The government on March 26 approved five new investment projects worth about $1.3 billion and expected to absorb 2,250 workers, even amid a dramatic escalation in the ASEAN member’s fight against the spread of the Covid-19 disease.
The projects include Huadian Sihanoukville Power Generation Co Ltd’s $1,283 million 700MW coal-fired power plant and Fang Hua Polyurethane Material (Cambodia) Co Ltd’s $1 million factory, according to the Council for the Development of Cambodia (CDC).
The ventures will be located in Sihanoukville Special Economic Zone and are expected to provide 520 and 420 jobs, respectively.
Additionally, Island Laboratoire Co Ltd’s $6.3 million pharmaceutical factory in Phnom Penh’s Chroy Changvar district will create 260 jobs, Herba (Cambodia) Co Ltd’s $3.6 million agricultural processing and packaging factory in Phnom Penh Special Economic Zone will bring 120 new jobs and YT Plastic Co Ltd’s $5.8 million electrical-equipment, light-bulb and lamp-components plant in Shandong Sunshell (Svay Rieng) Special Economic Zone in Svay Rieng province’s Bavet town will deliver 930 jobs.
Hong Vanak, director of International Economics at the Royal Academy of Cambodia, told The Post on March 28 that most of these investment projects are Chinese-owned, suggesting that the developments come as windfall from the Cambodia-China Bilateral Free Trade Agreement signed in 2020.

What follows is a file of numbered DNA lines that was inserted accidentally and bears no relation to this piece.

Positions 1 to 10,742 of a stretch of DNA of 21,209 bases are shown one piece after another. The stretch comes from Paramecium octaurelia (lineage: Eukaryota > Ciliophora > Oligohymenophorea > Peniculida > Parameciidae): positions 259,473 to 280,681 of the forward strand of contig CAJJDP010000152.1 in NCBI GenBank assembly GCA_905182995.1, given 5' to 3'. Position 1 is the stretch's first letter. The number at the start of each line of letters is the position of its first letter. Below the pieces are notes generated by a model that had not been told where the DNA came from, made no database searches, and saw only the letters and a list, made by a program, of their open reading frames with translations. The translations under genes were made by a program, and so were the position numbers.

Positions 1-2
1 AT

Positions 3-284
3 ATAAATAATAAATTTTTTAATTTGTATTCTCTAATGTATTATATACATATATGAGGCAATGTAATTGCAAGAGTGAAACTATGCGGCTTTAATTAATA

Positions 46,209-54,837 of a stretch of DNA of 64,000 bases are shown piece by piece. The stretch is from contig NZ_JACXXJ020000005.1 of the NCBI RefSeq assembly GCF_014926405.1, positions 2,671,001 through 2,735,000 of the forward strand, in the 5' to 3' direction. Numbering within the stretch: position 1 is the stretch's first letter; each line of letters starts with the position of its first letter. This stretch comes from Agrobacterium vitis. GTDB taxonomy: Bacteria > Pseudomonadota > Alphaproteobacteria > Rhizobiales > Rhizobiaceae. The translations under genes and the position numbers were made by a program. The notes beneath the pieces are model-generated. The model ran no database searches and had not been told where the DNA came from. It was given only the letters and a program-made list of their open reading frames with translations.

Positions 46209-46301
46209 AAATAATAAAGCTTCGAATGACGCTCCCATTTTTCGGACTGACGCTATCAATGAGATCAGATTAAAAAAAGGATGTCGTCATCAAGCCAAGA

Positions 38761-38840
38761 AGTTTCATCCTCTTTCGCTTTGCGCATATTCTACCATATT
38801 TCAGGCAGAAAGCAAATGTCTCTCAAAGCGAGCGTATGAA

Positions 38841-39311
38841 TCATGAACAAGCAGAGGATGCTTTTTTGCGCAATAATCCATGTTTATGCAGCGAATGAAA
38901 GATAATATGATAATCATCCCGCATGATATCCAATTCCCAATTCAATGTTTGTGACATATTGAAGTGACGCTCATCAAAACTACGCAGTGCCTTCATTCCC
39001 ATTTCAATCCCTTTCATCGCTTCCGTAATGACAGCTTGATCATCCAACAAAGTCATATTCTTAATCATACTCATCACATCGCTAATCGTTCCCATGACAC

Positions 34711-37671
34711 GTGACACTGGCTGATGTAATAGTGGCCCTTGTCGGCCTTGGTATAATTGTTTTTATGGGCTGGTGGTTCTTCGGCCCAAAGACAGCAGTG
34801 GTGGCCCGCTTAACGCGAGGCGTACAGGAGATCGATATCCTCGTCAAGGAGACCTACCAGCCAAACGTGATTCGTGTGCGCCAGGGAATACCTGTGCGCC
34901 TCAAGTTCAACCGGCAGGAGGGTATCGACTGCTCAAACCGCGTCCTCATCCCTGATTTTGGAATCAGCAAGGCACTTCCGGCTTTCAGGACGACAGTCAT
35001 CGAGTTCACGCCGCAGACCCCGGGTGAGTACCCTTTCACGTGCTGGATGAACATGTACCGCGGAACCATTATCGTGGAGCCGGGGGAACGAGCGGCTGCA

This and similar pacts with other trade partners will entice international players to invest in Cambodia, or set up factories in the Kingdom, he said.
“Without all the agreements, Cambodia would definitely have trouble wooing international investors to invest,” Vanak said.
The government is working to revise procedures to enable cooperation with many countries to expand, he said. More investment will further cut down on outbound labour migration.
CDC approved 238 investment projects worth a total of $8.2 billion last year, down 12 per cent from 2019, according to a CDC press statement.
Speaking at a workshop on “Sustainable Investment Opportunities in Cambodia” hosted by the UK-ASEAN Business Council via video link last month, CDC secretary-general Sok Chenda Sophea noted this decline was small compared to the global trend and partially buoyed by a raft of measures launched by the government during the Covid-19 outbreak.
“This decline is still at an optimal level compared to the United Nations Conference on Trade and Development [UNCTAD] forecast for foreign direct investment flows in the world, that they’d be reduced by about 42 per cent in 2020,” he said.